Engaging patients in high-quality, compassionate health care


A term commonly used in nutrition discussions about diet is glycemic index. Glycemic index is formally defined as the amount that a food consumed by itself by someone in a fasting state will raise that person’s blood glucose level over a two-hour period of time relative to a reference carbohydrate consumed under the same conditions.  Higher glycemic index foods are simple sugars and highly refined grains because they are quick to digest, pass thru the stomach, and be absorbed into the blood stream from the intestines.

It is generally considered advantageous to health to avoid eating large amounts of simple sugars and refined carbohydrates.   An important reason for this is that, except during vigorous physical exertion, the sudden spike in blood glucose levels that results from high glycemic index foods can lead to an exaggerated rise in insulin levels.  This in turn raises serum triglyceride levels and low-density lipoproteins (the so-called bad cholesterols).  Both of these lipids are associated with increased disease risks.  Additionally, the spike in serum glucose has been associated with increased vascular and organ inflammatory mediators which are thought to contribute to development of atherosclerosis and multiple different organ diseases.

Nearly all studies looking at our dietary patterns over the last several decades have reached the same conclusion: Americans obtain too many of their calories from processed and refined carbohydrate sources, the so-called “bad carbohydrates.”  Restricting these makes sense in any diet for weight loss or health promotion.  When other calories are not consumed in the place of these eliminated food sources, then, by definition, the individuals who are restricting these carbohydrate sources will be achieving a negative energy balance and will lose weight.  This is important to understand:  the stored energy (fat mass) loss that comes from a carbohydrate restriction diet comes from a reduction in total energy intake so the only way to lose fat mass is to consume fewer calories than you burn.  It just so happens that excess high glycemic index foods are a convenient way to do this because they are almost always over-consumed by overweight and obese individuals.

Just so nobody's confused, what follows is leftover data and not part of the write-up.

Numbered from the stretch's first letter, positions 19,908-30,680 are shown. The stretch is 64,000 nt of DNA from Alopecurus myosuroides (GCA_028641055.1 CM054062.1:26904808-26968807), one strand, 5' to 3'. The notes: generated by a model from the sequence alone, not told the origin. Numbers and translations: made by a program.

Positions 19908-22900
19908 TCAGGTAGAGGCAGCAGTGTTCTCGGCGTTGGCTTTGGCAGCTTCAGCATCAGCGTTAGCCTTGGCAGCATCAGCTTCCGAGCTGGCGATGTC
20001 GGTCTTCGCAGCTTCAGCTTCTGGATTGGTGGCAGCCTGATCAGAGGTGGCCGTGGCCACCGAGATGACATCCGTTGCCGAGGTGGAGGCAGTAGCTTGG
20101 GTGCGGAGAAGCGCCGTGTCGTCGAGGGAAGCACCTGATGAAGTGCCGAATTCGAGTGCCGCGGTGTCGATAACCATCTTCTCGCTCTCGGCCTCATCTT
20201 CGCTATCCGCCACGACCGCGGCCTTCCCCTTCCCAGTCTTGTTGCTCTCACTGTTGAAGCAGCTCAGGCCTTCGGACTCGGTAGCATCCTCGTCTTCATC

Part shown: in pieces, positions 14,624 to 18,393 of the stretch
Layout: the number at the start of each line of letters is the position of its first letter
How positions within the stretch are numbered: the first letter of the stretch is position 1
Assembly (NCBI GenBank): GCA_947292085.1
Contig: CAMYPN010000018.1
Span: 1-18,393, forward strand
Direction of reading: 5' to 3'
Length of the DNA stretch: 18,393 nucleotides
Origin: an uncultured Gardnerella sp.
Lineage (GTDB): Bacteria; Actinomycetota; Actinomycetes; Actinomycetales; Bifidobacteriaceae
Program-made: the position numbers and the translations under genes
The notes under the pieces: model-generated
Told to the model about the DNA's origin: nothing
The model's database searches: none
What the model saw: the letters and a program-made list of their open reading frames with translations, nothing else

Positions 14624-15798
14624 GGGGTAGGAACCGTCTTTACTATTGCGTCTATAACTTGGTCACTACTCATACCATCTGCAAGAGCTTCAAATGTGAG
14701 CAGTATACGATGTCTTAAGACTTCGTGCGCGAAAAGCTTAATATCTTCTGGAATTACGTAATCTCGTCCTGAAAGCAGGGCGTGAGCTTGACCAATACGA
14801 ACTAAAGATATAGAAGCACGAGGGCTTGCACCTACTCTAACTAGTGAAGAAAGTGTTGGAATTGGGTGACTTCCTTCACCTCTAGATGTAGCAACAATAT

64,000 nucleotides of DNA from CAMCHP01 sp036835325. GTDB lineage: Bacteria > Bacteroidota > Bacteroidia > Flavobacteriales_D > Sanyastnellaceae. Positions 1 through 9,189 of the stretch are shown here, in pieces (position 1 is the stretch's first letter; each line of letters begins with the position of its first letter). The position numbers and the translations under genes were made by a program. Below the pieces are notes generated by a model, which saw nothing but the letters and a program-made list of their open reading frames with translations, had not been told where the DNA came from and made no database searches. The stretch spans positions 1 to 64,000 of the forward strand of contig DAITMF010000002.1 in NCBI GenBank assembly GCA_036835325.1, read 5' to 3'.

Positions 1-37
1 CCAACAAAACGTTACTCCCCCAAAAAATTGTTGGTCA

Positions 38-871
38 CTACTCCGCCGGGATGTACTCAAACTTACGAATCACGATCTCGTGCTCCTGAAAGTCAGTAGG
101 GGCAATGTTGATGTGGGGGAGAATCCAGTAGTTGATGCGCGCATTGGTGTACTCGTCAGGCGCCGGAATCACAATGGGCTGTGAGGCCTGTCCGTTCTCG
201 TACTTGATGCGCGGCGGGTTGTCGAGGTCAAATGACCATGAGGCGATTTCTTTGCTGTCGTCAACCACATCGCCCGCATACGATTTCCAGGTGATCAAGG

A common observation from patients when they implement a carbohydrate restriction diet is that they experience rapid weight loss.  This is indeed often the case since simple sugars are most often the main source of excess calories in the American diet.  Unfortunately, the rapid loss of large amounts of weight, out of proportion to the actual caloric restriction, that patients often report is not caused by fat loss (what one wants) but by excretion of large amounts of water that ordinarily is bound to stored glycogen.  This water weight loss will re-equilibrate over time, and, in point of fact, carbohydrate-restriction diets have never been shown to be superior to other calorie restricting diets for long-term weight loss.  Therefore, I tell patients that trying to avoid all carbohydrates so they can lose weight is not a productive long-term strategy and misses the most important point that there is a significant difference among the types and sources of carbohydrates.  They should restrict high glycemic index carbohydrates, but fruits, vegetables, and whole grains are not intrinsically concerning, and should, in reality, continue as important energy sources.  Individuals should consume health-promoting whole food carbohydrate sources and avoid the “bad carbohydrates” such as those high in added simple sugars, added high fructose corn syrup, and highly refined grains which all have a high glycemic index.

By Dr. Eric Zacharias


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